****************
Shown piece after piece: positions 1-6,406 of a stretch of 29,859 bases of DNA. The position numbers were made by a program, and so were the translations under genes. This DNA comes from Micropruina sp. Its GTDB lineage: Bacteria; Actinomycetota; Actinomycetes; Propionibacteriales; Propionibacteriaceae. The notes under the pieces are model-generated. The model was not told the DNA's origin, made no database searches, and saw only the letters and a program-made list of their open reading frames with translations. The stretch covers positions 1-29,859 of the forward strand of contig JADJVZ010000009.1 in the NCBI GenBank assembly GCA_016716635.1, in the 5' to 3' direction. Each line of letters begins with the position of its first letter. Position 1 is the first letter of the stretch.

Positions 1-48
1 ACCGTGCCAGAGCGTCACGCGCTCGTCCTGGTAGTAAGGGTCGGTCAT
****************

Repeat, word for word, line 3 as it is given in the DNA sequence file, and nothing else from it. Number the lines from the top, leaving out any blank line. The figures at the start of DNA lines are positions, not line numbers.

1 ACCGTGCCAGAGCGTCACGCGCTCGTCCTGGTAGTAAGGGTCGGTCAT